Employment History

Designbook & VENTURE.co

Lead Web Application Developer
Mar 2015 - Current

In early 2015 I joined Designbook and about a year later we re-branded as VENTURE.co. I was the company's first full-time software developer and I participated in the entire application development lifecycle; both front-end and back end, systems administration, DevOps, project planning, prioritization and guiding fellow developers. I oversaw many crucial projects that were critical to the success and running of VENTURE.co, many of which I detail below in Notable Professional Projects.


Wyatt Investment Research

Web Application Developer
Nov 2013 - Feb 2015

In winter of 2013 I joined Wyatt Investment Research where I helped lead the transition from a legacy CodeIgniter app to a new Ruby on Rails application. This entailed a challenging database migration as well as allowing the company to continue processing payments through a very challenging and tumultuous transition.


MedForce

Application Developer
Feb 2012 - Nov 2013

In early 2012 I joined MedForce where I oversaw the maintenance of many legacy applications. While I was there I cut my teeth on some pretty gnarly SQL statements and helped develop new features for clients. The custom implementation taught the importance of clean separation of concerns when building a complex web app.

Notable Professional projects

Mentored and guided team members

VENTURE.co

Easily the most significant contribution during my time at VENTURE.co was the ability to mentor and guide my fellow developers towards more understandable, simpler software solutions. By the time our current team was established I had been with the company for 2 years and developed a solid understanding of our business and the application stack that powered it. Being able to spread that business knowledge amongst the team and see that directly lead to more soundly designed code was incredibly gratifying... and productive for the company.

These interactions included code review, whiteboard designing sessions, sprint planning, debugging sessions, and, occasionally, an informal type of pair programming. Our team was distributed and these communications often involved a mixture of team members who were physically in the office and others who were remote; I would often split my time between the office and my home.


Secure PII Storage

VENTURE.co

In the world of private placements our engineering team was tasked with something that traditional tech advice guides you to not do; collect highly-sensitive Personally Identifiable Information. I'm talking about pieces of data like Social Security Numbers, Date of Births, Bank Account numbers, and other pieces of data you wouldn't want just anybody to get their hands on. We had outsourced this storage multiple times and due to many considerations it was decided the functionality needed to be brought in-house.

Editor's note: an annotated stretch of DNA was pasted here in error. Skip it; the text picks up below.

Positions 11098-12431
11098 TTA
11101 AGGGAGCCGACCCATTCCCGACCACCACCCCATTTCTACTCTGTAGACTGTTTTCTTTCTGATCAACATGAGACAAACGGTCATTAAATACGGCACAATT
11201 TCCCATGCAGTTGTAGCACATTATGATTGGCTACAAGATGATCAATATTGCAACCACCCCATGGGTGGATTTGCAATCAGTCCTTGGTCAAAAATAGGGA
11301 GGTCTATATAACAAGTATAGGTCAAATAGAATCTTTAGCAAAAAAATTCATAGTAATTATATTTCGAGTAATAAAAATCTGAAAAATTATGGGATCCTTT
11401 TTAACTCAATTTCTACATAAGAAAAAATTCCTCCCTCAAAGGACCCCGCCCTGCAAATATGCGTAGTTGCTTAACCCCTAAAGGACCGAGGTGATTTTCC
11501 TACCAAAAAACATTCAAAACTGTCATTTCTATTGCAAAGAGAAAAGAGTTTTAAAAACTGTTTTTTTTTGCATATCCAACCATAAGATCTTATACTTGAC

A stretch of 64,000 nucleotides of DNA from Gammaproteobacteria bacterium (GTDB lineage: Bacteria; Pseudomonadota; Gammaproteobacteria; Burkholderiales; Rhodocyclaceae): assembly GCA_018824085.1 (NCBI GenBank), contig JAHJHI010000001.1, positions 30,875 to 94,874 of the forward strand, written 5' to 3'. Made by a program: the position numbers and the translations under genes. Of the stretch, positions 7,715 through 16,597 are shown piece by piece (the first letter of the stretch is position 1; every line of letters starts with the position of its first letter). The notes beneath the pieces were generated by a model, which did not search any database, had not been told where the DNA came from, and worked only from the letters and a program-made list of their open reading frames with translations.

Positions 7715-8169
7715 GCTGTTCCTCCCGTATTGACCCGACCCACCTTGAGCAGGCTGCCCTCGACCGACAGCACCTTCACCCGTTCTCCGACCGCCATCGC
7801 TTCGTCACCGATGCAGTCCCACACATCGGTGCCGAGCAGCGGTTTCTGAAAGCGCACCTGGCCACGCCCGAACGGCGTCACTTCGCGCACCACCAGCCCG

After reviewing secure storage possibilities we wound up choosing Hashicorp's Vault but we still needed a way to transparently store this data in Vault for both a Ruby and Java application. We wound up implementing a similar solution for both technologies. By hooking into the ORM's lifecycle listeners we were able to store the encrypted value in Vault while replacing the value inserted into the database with a token. Upon hydrating objects from the database we would conduct the opposite process and read in the value from Vault based on the stored token. This ensured that data at rest is stored in a secure, encrypted storage and reduced the possibility that if a database breach occurred that sensitive information would be lost.


Escrow abstraction layer

VENTURE.co

A really important part of handling private placements is dealing with escrow; the process of many investors paying money into an account where it is held for a time until it is either refunded to the investor or the sponsor of the raise receives the funds. One of our first solutions for this included a third-party provider that was bought-out shortly after our live release which necessitated reimplementing the escrow functionality virtually as soon as it went live.

With the next implementation I designed a system that would allow the basic functionality of escrow to take place within our application and domain while allowing "escrow processors" to be developed according to an "interface", or as close you can get in Ruby. This system proved invaluable in ensuring that we incurred minimal technical costs due to volatility with integrators in this space.


Chatbot and webhook system

VENTURE.co

When VENTURE.co was getting started we were a small team and were primarily focused on customer facing functionality. This left certain administrator functionality not as polished as we would have otherwise liked. One of the issues faced was simply knowing when investors performed certain actions within the system. To faclitate this, and other operations, I developed a chatbot that authenticated with our application through an Oauth 2 flow as well as a webhook system that would send data about events triggered on our system with a simple HTTP POST request. This system proved invaluable during our ramp-up period with ensuring that administrators were properly notified when actions happened within the system as well as other helpful information fetching activities.